By Michael W. Fox DSc, PhD, BVetMed, MRCVS with Patricia Burke, Reprinted by permission

About 23% of Americans polled by the Consumer Technology Association said they planned to purchase pet-related technology as a holiday gift, and the number of pet tech products shipped during the fourth quarter of 2019 was expected to be 60% higher than in the fourth quarter of 2018. Products include automatic food or water dispensers, automatic pet doors, and pet monitoring systems. Las Vegas Review-Journal (tiered subscription model) (12⁄31) A cat litter box on display at a consumer electronics show in las Vegas is equipped with a video camera, connects to voice-enabled assistants and uses artificial intelligence to analyze the cat’s waste for signs of illness. Reported by The Verge (1⁄720).

The more such electronic devices are put into the home environment and monitors put on companion animals’ necks along with remote sensors, training devices and invisible fence shock collars, the more health and behavioral problems I predict: And worse. Equipment failures could put animals at risk. There is no substitute for attentive human care.

Electropollution in the home environment is a growing concern, both dogs and humans developing adverse reactions, for instance, to Smart water meters. Microchipping animals for identification is as far as I would go with long-term application of such technology, short-term applications for animal health and wildlife research purposes being carefully monitored by experienced veterinary and other practitioners.

I receive many letters from readers of my nationally syndicated newspaper column Animal Doctor in the U.S. concerning the increasing use of immunosuppressant drugs such as Apoquel and Cytopoint, which can have harmful side-effects and often do not help cats and dogs diagnosed with itchy skin “allergies” or so-called atopic dermatitis. This distressing clinical problem is very much on the rise and cannot be attributed solely to food allergens and pollens.

As more and more homes are incorporating various wireless technologies, so electropollution, also in surrounding outdoor environments, may be contributing to this rise in “atopic” dermatitis/allergies because some dogs and cats are electrosensitive and show symptoms similar to those in people diagnosed with electrohypersensitivity.

According to the World health Organization, “Sensitivity to EMF has been given the general name ‘Electromagnetic Hypersensitivity’ or EHS. It comprises nervous system symptoms like headache, fatigue, stress, sleep disturbances, skin symptoms like prickling, burning sensations and rashes, pain and ache in muscles and many other health problems. Whatever its cause, EHS is a real and sometimes a disabling problem for the affected persons. Their EMF exposure is generally several orders of magnitude under the limits of internationally accepted standards.” (WHO International Seminar and Working Group Meeting on EMF Hypersensitivity (Prague, Oct.25-27,2004). New robotic cameras allow owners to monitor their pets from afar, to talk to them and even dispense treats. Nearly $50 million worth of the cameras were sold in 2018, according to Grand View Research. The cameras can ease separation anxiety in both dogs and dog owners. (The Washington Post , Feb 18th 2020). Radiation from these devices could be contributing to animals’ discomfort and have long-term adverse consequences on their health and the people sharing the same electro-polluted environment.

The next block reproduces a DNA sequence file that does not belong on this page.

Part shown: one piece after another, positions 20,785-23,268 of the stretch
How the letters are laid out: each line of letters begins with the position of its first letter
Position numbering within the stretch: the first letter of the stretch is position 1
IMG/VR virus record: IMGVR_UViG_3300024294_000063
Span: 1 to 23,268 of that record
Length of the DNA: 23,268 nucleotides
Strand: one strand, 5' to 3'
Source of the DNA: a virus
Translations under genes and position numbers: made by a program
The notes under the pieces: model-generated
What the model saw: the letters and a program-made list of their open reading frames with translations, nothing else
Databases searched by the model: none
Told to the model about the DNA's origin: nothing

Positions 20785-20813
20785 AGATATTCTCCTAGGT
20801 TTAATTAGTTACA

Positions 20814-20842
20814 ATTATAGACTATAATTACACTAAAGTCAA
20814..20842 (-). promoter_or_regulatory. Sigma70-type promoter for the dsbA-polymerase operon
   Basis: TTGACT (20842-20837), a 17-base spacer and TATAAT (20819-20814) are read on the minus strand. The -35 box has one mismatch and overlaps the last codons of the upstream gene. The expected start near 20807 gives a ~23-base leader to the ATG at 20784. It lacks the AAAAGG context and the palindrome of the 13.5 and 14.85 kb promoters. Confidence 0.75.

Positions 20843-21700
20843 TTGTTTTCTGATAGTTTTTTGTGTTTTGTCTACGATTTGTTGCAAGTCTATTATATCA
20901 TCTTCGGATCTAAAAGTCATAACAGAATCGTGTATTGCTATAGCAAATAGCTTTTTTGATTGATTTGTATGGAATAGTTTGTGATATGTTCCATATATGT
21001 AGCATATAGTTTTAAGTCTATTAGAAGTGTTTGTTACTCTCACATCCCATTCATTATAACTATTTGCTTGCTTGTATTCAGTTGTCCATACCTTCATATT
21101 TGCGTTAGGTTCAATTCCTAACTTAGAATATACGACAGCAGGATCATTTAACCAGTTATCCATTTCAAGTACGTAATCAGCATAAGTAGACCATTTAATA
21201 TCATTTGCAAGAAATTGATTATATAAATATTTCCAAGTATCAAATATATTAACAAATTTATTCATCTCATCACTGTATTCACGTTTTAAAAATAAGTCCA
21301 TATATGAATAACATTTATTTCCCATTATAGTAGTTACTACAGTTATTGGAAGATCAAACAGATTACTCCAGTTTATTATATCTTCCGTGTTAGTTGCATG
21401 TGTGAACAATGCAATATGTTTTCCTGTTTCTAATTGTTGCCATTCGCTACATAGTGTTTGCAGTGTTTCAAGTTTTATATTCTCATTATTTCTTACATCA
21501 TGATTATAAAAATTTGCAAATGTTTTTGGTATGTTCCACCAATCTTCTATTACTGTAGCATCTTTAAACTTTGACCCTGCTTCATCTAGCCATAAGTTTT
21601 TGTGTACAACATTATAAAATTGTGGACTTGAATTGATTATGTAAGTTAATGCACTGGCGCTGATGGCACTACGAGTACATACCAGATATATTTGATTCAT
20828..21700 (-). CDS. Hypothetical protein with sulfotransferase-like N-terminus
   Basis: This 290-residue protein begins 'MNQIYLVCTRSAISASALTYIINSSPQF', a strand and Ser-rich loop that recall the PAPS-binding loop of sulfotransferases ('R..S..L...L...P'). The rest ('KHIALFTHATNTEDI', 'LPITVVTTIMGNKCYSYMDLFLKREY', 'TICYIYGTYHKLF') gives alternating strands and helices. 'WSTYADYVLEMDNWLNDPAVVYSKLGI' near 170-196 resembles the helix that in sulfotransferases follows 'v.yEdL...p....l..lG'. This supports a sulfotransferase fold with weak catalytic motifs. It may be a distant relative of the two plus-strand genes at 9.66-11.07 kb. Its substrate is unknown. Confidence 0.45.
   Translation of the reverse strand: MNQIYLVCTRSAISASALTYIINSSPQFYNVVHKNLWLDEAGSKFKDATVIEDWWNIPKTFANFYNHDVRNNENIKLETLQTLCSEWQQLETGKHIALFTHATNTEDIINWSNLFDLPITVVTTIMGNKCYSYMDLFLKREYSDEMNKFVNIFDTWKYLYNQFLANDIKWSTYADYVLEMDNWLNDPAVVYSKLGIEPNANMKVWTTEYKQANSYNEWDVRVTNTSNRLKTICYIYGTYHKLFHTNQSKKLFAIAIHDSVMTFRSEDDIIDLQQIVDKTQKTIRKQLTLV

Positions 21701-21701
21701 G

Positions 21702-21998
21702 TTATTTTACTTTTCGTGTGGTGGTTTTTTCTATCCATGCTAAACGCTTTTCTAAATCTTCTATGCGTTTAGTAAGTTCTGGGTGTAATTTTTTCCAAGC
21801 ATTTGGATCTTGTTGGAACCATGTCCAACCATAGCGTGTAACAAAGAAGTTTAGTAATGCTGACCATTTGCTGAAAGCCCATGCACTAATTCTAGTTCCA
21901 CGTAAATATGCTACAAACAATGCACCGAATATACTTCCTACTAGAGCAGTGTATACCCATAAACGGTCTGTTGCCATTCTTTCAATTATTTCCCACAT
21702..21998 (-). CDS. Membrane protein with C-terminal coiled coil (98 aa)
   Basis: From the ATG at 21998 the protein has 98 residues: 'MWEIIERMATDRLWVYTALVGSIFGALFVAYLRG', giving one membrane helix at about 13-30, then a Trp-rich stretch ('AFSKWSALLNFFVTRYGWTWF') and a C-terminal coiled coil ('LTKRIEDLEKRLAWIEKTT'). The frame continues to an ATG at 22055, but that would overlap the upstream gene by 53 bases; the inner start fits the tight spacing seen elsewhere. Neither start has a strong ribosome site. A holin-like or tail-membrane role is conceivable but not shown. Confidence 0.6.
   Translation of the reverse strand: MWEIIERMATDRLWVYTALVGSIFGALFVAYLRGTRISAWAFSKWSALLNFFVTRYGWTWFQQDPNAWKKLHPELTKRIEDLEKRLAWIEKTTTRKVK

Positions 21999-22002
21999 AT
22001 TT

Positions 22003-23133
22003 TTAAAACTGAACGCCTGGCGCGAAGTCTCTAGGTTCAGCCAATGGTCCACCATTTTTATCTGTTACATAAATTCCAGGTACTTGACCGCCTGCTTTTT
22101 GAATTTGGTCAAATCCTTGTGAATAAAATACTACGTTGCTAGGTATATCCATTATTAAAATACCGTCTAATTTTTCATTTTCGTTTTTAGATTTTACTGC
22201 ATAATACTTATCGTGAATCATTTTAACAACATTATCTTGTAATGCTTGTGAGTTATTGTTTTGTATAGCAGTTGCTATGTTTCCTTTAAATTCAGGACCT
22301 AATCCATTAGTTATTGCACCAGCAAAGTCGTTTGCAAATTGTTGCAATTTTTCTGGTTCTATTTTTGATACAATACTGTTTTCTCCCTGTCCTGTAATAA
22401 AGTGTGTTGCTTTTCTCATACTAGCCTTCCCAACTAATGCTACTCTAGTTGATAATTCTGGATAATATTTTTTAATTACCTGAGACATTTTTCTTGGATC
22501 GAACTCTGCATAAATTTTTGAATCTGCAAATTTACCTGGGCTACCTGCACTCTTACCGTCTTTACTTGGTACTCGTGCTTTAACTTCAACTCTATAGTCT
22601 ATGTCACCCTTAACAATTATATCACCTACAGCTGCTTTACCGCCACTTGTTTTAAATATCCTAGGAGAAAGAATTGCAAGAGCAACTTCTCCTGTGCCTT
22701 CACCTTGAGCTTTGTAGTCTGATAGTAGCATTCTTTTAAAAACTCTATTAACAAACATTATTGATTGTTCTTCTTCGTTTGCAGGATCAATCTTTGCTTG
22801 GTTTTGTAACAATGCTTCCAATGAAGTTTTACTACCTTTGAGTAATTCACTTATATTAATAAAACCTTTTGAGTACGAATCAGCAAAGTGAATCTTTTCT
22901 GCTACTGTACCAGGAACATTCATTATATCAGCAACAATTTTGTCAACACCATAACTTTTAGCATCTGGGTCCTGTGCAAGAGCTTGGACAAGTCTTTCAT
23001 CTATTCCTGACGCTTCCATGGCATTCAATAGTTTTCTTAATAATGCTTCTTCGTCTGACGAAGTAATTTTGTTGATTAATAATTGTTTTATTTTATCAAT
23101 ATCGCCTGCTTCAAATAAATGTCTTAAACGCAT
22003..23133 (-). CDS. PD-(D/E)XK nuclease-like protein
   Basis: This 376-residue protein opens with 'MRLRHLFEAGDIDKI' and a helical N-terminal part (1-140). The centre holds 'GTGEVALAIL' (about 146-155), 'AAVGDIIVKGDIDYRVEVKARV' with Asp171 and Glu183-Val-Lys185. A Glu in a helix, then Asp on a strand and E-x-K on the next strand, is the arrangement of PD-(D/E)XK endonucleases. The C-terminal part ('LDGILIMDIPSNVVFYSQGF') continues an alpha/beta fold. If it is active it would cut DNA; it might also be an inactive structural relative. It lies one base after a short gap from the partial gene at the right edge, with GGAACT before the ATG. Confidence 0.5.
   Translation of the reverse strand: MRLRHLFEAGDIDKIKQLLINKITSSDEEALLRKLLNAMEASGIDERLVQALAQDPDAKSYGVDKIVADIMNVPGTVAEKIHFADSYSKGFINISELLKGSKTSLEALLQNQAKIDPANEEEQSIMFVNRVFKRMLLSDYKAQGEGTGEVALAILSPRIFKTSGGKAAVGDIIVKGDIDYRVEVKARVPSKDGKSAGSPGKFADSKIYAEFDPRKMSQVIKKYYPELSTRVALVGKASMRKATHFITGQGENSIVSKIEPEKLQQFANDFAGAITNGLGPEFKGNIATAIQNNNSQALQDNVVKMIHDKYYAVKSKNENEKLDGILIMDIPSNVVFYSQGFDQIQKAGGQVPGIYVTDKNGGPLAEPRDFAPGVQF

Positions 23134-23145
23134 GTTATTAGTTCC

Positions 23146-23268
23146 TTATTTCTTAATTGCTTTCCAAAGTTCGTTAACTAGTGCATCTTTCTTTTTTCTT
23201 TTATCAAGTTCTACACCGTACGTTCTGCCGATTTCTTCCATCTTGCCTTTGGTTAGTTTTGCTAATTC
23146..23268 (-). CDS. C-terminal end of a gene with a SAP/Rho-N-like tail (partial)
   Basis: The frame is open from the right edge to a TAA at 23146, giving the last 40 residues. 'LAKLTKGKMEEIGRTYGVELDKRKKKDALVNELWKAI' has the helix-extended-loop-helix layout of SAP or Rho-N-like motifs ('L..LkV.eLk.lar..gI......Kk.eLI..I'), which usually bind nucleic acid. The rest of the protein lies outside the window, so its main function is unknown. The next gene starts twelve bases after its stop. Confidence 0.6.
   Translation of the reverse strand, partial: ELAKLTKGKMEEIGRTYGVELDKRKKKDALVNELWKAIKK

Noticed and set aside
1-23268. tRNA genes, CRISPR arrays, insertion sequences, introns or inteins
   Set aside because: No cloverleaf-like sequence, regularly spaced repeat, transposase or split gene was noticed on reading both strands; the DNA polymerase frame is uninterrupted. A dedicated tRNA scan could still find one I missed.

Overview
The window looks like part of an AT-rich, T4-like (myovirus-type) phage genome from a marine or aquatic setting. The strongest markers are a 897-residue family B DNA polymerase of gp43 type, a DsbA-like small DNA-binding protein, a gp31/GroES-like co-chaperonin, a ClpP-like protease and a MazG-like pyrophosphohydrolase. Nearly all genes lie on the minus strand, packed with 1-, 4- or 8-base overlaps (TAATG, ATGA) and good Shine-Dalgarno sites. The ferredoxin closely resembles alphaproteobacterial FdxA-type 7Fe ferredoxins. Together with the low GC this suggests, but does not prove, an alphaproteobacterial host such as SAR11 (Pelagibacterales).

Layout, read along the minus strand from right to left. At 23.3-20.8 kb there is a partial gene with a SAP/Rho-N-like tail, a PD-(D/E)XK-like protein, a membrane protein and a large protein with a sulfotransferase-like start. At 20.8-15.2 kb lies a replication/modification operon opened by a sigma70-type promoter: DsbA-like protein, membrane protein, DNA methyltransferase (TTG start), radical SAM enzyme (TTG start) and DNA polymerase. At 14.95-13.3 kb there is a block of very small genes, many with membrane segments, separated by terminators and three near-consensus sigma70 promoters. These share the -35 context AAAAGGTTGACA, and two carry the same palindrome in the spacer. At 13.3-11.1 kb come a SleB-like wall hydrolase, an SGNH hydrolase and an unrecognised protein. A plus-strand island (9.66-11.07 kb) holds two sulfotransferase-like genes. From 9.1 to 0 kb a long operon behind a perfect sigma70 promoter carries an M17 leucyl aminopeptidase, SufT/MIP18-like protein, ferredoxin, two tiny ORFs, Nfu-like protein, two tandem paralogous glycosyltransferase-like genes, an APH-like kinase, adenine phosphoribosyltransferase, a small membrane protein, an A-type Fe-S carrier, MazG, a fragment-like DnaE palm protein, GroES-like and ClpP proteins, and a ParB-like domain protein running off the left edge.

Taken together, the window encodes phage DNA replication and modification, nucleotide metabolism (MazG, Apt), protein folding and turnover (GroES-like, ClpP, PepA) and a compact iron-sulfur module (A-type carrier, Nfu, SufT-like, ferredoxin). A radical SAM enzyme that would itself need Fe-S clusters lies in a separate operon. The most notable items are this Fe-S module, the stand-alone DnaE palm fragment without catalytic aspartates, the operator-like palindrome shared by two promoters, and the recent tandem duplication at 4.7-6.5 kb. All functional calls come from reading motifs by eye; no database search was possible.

For wildlife the major problems are higher mortalities and morbidity associated with capture stress and the physical and behavioral problems caused by the neck collars. (The National Park Service U.S. Department of the Interior The Natural Resource Program Center, Biological Resource Management Division and The Soundscapes Program Center. A Critique of Wildlife Radio-Tracking and its Use in national parks. A Report to the US National Parks Service by L. David Mech and Shannon M. Barber 2002,

The ethics and animal welfare implications of such devices are considerable. (See Unlocking the “Virtual cage” of Wildlife surveillance. By Henry Linger and Tom Lininger

The American Cancer Society’s posting (Microwaves, Radio Waves, and Other Types of Radiofrequency Radiation, May 31, 2016 (, noting that the International Agency for Research on Cancer has identified RF exposure as a possible carcinogen, emphasizes that the U.S. Environmental Protection Agency and the U.S. National Toxicology Program have not yet formally classified RF radiation as to its cancer-causing potential.

New “Updated” Guidelines